The Supreme Court announced that it is taking a case to resolve several hot issues fundamental to the False Claims Act. In Universal Health Services v. United States ex rel. Escobar, the Court will tackle whether the implied-certification theory is viable and, if so, the scope of that theory. If the implied-certification theory is viable, the second question is whether only violations of express conditions of payment are actionable under that theory.
Here are the exact questions the court has agreed to hear (it declined on the first):
2. Whether the “implied certification” theory of legal falsity under the FCA–applied by the First Circuit below but recently rejected by the Seventh Circuit–is viable.
3. If the “implied certification” theory is viable, whether a government contractor’s reimbursement claim can be legally “false” under that theory if the provider failed to comply with a statute, regulation, or contractual provision that does not state that it is a condition of payment, as held by the First, Fourth, and D.C. Circuits; or whether liability or a legally “false” reimbursement claim requires that the statute, regulation, or contractual provision expressly state that it is a condition of payment, as held by the Second and Sixth Circuits.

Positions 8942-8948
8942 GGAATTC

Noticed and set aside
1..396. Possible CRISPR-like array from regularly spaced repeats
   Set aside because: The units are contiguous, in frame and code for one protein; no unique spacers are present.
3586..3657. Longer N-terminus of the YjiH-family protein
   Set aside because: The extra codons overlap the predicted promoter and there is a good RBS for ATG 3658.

Notably, the Supreme Court has never adopted the express vs. implied certification framework at the center of the case. Nor does the text of the statute support the framework. That framework, in my opinion (and the First Circuit‘s), makes the task of applying the statute more difficult, does not accurately reflect the statutory text, and should be abandoned.
I agree with the First Circuit on this one: “Judicially-created categories sometimes can help carry out a statute’s requirements, but they can also create artificial barriers that obscure and distort those requirements.” That is what has happened here, as an ad-hoc analytical framework first adopted in 2001 by the Second Circuit for a very narrow application has taken on a life of its own and come to overshadow the text of the statute.
The Supreme Court needs to get back to basics–the text of the statute–which mentions nothing about “certifications,” whether they be “express” or “implied”, and which says nothing about “conditions of payment.”
We will be following the progress of this very important case as it moves forward. Stay tuned…